Vero Beach is just a little Florida city, but it packs a big punch when it comes to being a quick getaway. Located on the barrier island across from Indian River Lagoon, the town offers white sands, volleyball courts, South Beach Park that illustrates about the local citrus industry, the McKee Botanical Garden and north of the city, the Pelican Island National Wildlife Refuge for brown pelicans.
Once spring training grounds for the Dodgers, Vero Beach is a great beach getaway in the fall as well. Cooler temperatures don't prevent long walks in the sand, and night breezes make dining on the water a pleasure. Plenty of shops and galleries make your time there in the fall a nice way to unwind without the chill of the coming winter!
10. Key West, Florida
Key West in the fall gives you all of the benefits of a summer vacation, without the stifling heat.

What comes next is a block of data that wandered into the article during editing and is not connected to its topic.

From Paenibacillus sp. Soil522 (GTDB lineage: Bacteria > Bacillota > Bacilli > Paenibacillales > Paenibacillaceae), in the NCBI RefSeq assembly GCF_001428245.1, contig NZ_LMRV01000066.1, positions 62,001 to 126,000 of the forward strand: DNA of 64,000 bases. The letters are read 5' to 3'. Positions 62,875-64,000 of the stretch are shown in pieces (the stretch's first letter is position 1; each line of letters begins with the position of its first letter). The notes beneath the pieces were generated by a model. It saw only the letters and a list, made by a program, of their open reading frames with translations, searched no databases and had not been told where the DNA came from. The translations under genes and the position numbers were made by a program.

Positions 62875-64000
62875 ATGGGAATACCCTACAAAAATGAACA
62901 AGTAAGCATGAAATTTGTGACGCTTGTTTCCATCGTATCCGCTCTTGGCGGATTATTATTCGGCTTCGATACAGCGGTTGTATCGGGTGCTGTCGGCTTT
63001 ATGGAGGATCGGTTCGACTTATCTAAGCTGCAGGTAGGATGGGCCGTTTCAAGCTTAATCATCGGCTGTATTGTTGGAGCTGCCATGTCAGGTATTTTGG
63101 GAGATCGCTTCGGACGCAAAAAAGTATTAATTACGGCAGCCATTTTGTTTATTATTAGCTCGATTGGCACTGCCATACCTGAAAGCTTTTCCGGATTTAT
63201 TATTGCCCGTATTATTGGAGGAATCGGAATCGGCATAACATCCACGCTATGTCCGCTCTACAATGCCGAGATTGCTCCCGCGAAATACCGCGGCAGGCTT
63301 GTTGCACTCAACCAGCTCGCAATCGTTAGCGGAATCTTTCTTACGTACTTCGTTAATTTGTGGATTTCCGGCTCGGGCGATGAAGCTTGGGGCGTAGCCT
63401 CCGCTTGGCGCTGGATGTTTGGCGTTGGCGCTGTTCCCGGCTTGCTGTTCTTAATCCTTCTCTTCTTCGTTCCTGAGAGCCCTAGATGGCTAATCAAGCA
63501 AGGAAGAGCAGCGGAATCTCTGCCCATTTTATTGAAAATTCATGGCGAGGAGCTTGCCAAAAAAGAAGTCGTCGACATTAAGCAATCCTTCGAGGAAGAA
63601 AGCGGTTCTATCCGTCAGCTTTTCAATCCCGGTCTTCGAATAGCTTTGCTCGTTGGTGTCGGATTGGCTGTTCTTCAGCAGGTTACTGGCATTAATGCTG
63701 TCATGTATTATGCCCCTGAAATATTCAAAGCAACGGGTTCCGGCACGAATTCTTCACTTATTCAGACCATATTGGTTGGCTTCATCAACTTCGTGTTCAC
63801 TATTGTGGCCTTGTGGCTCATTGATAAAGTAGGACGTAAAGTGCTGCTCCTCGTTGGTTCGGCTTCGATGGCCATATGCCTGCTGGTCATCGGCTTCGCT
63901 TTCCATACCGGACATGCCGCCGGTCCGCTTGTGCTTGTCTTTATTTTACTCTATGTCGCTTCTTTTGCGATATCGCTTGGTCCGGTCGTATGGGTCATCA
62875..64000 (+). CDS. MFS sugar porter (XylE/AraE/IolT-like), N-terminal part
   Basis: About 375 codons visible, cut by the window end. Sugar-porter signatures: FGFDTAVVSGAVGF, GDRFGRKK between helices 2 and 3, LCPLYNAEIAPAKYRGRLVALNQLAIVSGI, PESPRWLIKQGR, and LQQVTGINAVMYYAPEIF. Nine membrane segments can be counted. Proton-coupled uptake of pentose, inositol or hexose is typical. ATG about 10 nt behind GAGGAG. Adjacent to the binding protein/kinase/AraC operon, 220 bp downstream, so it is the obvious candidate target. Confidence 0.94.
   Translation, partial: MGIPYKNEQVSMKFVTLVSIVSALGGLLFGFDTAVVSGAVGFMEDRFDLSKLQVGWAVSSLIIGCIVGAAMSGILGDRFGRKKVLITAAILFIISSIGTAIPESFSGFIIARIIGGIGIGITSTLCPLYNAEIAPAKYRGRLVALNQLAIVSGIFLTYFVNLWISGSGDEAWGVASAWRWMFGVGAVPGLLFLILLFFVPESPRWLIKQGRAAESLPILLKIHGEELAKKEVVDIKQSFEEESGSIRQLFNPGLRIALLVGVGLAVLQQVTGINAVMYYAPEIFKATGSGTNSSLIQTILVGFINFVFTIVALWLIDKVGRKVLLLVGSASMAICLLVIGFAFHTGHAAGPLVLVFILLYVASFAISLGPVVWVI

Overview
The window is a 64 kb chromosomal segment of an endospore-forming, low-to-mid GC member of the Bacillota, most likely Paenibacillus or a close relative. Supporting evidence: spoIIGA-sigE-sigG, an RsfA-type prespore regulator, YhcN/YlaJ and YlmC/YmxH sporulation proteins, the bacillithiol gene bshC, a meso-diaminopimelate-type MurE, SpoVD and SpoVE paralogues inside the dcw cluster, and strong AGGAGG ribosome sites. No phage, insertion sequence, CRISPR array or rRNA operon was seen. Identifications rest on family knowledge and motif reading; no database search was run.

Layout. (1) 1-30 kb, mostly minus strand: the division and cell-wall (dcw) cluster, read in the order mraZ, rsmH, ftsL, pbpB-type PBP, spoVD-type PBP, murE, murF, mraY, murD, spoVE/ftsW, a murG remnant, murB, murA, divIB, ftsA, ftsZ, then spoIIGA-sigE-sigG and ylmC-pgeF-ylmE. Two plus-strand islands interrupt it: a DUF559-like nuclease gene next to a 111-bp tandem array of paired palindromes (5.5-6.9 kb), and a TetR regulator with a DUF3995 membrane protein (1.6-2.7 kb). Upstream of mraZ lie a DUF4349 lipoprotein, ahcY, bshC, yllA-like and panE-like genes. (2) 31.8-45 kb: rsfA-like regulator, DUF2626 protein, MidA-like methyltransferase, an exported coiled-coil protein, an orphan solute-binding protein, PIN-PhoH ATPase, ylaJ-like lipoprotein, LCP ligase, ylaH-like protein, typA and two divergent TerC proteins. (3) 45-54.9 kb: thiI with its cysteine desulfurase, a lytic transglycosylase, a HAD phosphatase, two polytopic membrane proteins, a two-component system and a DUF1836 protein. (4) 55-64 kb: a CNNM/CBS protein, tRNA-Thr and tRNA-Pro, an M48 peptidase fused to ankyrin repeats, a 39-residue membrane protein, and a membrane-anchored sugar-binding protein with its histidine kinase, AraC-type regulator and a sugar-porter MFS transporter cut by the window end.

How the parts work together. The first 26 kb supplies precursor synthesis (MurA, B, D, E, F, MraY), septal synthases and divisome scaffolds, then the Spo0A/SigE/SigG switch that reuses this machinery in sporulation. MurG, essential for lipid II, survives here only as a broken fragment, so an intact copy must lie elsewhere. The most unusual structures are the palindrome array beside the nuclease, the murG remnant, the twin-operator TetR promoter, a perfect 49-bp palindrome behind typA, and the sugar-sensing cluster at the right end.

At America's favorite Key, you can snorkle, scuba dive, take a bike trip around the island, travel to Dry Tortugas or Fort Jefferson, or take in the most stunning sunset in the country. Once the sun goes down though, the party light flickers on and it's time to have fun in some of the famous local bars, like Sloppy Joe's, or take out on a ghost adventure to learn about places like the Grotto of Our Lady of Lourdes, the African Slave Cemetery and Captain Tony's Saloon.
We hope this article gives you some ideas for your next fall excursions. Seasons change, and so do we. Happy trails!